NEW YORK — Discriminating against someone because of their weight in matters of work, housing or public housing would be prohibited in New York City under a bill passed by the City Council on Thursday.
The measure would amend city law to add weight and height to the list of identifiers considered protected, such as race, sexual orientation, gender identity and national origin.
“People with different body types are not only being denied the jobs and promotions they deserve, their entire existence has also been denied by a society that has offered no legal recourse for this harm,” said the Council member Shaun Abreu, who sponsored the legislation.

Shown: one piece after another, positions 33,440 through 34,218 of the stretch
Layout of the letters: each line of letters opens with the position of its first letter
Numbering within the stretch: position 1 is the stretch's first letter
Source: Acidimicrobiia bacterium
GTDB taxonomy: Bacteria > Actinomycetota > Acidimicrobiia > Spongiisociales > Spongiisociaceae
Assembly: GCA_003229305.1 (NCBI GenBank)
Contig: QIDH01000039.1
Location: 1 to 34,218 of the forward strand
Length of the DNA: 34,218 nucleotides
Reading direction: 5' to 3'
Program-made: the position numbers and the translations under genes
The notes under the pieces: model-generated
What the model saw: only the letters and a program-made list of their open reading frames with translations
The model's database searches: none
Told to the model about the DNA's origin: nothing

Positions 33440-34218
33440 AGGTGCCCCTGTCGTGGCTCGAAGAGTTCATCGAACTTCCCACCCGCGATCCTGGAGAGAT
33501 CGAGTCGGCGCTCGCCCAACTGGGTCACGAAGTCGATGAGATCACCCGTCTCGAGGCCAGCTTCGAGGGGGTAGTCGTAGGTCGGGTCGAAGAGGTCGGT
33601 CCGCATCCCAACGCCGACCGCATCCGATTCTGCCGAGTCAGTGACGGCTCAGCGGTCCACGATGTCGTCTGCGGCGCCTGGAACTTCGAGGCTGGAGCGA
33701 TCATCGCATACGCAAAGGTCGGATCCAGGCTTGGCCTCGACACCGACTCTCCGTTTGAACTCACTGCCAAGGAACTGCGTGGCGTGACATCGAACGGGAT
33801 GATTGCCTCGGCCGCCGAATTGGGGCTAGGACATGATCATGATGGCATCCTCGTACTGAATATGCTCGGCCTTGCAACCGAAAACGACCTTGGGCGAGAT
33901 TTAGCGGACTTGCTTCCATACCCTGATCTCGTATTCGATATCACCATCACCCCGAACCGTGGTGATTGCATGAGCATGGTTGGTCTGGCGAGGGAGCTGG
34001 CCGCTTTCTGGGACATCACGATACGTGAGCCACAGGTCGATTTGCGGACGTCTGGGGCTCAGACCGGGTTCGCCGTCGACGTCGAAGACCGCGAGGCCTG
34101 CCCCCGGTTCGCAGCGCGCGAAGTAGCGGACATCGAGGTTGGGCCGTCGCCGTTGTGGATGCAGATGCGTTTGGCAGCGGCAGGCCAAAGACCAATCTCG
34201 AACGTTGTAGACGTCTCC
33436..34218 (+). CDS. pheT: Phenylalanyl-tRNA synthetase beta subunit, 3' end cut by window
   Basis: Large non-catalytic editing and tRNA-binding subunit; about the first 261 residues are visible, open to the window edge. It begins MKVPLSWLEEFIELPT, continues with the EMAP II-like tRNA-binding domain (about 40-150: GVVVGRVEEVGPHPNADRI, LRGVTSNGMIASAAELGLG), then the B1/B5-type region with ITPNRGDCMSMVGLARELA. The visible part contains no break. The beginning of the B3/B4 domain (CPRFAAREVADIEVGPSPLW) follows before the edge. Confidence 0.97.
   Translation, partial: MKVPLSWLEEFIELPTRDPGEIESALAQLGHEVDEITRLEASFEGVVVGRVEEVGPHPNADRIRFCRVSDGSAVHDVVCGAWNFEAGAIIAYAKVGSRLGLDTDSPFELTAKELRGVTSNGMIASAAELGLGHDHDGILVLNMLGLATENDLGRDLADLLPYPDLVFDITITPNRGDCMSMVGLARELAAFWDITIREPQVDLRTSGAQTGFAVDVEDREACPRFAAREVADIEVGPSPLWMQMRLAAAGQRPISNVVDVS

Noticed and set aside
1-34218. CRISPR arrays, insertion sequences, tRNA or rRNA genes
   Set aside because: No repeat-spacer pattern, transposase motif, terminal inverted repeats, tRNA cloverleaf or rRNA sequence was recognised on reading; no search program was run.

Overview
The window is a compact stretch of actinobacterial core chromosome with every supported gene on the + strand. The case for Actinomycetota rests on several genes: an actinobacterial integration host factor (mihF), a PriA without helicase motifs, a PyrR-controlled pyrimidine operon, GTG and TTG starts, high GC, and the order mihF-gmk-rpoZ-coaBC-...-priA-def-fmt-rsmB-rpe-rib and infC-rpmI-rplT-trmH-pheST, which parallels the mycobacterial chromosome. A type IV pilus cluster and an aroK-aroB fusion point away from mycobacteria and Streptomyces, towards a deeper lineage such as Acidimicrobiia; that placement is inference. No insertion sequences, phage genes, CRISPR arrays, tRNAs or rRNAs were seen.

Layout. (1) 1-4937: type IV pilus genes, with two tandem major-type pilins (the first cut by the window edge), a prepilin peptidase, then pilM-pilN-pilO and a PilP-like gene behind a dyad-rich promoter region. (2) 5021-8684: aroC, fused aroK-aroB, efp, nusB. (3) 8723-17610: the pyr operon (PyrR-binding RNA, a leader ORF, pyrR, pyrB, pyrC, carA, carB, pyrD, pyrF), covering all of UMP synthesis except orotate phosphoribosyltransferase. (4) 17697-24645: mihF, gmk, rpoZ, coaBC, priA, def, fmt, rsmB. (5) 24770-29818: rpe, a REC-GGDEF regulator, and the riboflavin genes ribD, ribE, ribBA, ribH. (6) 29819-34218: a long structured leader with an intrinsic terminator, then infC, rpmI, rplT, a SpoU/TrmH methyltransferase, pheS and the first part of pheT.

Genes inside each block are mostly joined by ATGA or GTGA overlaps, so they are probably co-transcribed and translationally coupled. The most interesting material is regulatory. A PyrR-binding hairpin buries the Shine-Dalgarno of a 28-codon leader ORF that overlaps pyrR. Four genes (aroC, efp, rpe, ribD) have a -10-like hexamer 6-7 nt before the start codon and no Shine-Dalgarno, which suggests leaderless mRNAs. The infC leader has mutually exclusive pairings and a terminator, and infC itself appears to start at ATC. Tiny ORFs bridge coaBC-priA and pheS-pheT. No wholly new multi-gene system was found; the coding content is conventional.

He said New York would join a handful of cities across the country with similar protections. Michigan is the only state with a law expressly prohibiting discrimination based on weight, while in Washington state, a court ruled that obesity was covered by an anti-discrimination law for employees with disabilities.
A few other states have introduced legislation on the matter for consideration.
The New York City bill provides exemptions such as jobs where height or weight considerations are an integral part of the role played.
It now goes to Mayor Eric Adams, who has said in the past that weight shouldn’t be a basis for treating people differently. There was no immediate response to an email sent to his office seeking comment.
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